But dentists have a few weapons in their arsenal for helping children avoid tooth decay. One of these used for many years now is the application of sealants to the biting surfaces of both primary and permanent teeth. Now, two major research studies have produced evidence that sealant applications help reduce children's tooth decay.
Applying sealant is a quick and painless procedure that doesn't require drilling or anesthesia. A dentist brushes the sealant in liquid form to the nooks and crannies of a tooth's biting surfaces, which tend to accumulate decay-causing bacterial plaque. They then use a curing light to harden the sealant.
The studies previously mentioned that involved thousands of patients over a number of years, found that pediatric patients without dental sealants were more than three times likely to get cavities compared to those who had sealants applied to their teeth. The studies also found the beneficial effect of a sealant could last four years or more after its application.
The American Dental Association and the American Academy of Pediatric Dentistry recommend sealants for children, especially those at high risk for decay. It's common practice now for children to first get sealants when their first permanent molars erupt (teeth that are highly susceptible to decay), usually between the ages of 5 and 7, and then later as additional molars come in.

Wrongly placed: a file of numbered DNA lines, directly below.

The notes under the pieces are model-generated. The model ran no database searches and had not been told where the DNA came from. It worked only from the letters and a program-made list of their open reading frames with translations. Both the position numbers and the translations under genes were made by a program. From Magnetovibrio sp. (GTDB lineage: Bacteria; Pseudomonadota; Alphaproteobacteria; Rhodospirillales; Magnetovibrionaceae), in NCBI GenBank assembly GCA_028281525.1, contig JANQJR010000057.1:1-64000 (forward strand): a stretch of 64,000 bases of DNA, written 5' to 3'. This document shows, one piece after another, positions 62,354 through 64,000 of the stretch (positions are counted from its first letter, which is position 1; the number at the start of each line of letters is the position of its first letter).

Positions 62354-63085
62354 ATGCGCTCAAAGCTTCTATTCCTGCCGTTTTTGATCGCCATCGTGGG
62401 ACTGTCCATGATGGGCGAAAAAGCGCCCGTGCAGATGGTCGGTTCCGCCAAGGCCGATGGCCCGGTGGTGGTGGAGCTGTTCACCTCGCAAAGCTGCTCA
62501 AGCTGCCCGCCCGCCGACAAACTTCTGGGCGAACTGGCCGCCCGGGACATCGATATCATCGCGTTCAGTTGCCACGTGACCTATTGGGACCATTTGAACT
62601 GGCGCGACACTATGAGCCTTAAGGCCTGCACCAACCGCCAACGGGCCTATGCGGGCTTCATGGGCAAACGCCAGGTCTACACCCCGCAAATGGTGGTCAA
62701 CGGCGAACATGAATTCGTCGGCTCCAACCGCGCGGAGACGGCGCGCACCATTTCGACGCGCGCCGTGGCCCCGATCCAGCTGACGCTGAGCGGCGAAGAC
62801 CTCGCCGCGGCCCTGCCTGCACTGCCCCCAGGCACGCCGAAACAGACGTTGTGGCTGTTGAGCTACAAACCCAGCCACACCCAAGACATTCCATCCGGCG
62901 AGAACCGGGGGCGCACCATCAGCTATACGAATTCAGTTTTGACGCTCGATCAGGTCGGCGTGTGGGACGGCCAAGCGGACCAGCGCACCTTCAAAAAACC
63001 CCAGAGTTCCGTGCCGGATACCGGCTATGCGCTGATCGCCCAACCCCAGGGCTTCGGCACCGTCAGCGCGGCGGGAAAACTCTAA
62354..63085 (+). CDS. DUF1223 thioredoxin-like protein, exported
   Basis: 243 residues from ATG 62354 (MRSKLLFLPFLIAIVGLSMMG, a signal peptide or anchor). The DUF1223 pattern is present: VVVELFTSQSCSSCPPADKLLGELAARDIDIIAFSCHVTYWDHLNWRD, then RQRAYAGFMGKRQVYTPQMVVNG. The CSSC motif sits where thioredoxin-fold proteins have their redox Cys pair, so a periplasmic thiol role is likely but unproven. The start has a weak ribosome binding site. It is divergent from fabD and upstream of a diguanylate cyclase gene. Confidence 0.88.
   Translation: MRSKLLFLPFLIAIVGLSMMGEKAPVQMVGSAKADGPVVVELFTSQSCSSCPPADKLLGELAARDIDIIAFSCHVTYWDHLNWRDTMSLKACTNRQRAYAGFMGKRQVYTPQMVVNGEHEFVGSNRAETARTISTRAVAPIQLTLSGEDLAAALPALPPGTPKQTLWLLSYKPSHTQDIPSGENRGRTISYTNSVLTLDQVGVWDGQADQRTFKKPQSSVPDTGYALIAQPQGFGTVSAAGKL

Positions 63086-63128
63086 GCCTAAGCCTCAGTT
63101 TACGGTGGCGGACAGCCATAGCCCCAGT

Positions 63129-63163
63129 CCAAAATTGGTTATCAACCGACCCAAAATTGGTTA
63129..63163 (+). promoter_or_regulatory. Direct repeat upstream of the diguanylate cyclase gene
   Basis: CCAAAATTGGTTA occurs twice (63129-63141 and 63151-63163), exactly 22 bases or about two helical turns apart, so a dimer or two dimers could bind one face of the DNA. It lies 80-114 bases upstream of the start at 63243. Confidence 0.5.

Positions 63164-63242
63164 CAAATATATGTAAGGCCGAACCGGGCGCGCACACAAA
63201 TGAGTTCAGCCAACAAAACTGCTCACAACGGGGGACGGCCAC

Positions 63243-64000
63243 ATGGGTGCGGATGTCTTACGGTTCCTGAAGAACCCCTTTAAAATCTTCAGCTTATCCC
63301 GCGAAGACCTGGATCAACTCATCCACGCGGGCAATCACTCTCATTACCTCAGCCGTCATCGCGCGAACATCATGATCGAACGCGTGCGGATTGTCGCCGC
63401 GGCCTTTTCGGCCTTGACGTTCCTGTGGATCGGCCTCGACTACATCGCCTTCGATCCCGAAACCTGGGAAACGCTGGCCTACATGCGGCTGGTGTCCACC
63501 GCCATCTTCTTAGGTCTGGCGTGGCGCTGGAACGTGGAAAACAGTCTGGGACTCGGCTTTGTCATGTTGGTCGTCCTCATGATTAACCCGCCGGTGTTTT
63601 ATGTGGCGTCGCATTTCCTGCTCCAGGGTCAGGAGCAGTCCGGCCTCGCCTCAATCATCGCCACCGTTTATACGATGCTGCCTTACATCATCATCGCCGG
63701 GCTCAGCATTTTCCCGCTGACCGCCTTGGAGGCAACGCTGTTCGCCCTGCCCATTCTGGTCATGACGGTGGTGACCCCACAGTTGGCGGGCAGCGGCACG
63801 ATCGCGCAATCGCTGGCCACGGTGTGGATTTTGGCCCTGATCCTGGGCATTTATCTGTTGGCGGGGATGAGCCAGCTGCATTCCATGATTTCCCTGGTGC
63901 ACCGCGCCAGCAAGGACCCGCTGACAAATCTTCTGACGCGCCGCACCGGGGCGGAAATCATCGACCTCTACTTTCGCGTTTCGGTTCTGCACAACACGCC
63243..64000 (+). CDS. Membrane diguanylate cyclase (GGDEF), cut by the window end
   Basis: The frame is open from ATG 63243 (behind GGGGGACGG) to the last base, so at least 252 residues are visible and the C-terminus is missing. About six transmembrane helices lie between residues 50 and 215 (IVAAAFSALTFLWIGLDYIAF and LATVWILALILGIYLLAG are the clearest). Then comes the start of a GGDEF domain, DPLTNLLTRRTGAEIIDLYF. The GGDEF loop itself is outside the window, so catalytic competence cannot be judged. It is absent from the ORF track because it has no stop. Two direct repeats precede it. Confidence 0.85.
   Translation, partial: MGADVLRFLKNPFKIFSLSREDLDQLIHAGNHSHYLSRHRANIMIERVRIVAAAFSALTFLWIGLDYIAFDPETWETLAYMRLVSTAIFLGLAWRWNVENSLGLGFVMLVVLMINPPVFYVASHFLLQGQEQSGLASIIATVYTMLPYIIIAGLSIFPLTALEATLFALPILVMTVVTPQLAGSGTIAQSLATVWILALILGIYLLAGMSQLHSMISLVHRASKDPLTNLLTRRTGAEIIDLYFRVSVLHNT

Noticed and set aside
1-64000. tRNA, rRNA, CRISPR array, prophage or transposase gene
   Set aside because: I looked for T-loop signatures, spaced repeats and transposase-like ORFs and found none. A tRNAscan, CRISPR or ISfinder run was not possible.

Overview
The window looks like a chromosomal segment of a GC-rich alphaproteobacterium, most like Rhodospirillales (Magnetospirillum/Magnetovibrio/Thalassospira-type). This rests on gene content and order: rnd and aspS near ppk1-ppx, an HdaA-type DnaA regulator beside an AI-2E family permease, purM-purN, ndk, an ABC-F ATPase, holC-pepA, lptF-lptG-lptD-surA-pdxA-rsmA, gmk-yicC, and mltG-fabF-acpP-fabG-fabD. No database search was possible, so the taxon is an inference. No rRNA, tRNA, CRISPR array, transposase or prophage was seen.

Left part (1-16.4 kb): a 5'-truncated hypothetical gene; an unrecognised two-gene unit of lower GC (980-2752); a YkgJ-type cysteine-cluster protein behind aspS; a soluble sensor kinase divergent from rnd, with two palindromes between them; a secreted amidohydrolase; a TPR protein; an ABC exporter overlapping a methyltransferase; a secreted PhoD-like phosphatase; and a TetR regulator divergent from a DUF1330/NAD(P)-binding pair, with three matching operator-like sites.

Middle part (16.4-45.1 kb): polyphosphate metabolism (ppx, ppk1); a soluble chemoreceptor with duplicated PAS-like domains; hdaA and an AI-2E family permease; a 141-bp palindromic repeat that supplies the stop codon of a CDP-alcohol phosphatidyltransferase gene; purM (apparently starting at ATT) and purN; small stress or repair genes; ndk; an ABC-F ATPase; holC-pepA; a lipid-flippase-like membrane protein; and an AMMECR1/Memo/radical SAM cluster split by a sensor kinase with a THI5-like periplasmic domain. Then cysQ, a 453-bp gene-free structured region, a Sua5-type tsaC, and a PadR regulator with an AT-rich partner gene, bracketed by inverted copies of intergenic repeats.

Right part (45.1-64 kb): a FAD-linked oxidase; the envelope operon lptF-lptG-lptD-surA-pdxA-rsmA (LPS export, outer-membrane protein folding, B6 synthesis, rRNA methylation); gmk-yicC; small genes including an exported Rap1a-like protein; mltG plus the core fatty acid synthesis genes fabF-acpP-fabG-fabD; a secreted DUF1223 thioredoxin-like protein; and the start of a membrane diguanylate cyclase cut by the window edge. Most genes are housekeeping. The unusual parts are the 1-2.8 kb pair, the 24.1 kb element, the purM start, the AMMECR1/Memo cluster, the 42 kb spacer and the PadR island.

There is a modest cost for sealant applications, but far less than the potential costs for decay treatment and later bite issues. Having your child undergo sealant treatment is a worthwhile investment: It could prevent decay and tooth loss in the near-term, and also help your child avoid more extensive dental problems in the future.
The development of antibiotic drugs is widely considered one of the greatest medical achievements of the last century. Their widespread use has turned life-threatening diseases like cholera, strep throat or bacterial meningitis into manageable, treatable ones. It’s no exaggeration to say antibiotics changed the face of healthcare, including dentistry.
But this gleaming sword for fighting dangerous diseases has a double edge because our biological “enemies” can adapt to the microscopic attacks against them.Â This has created an ironic conundrum: as antibiotics have proliferated in both the amount and frequency used they’ve become less effective against ever-resistant organisms.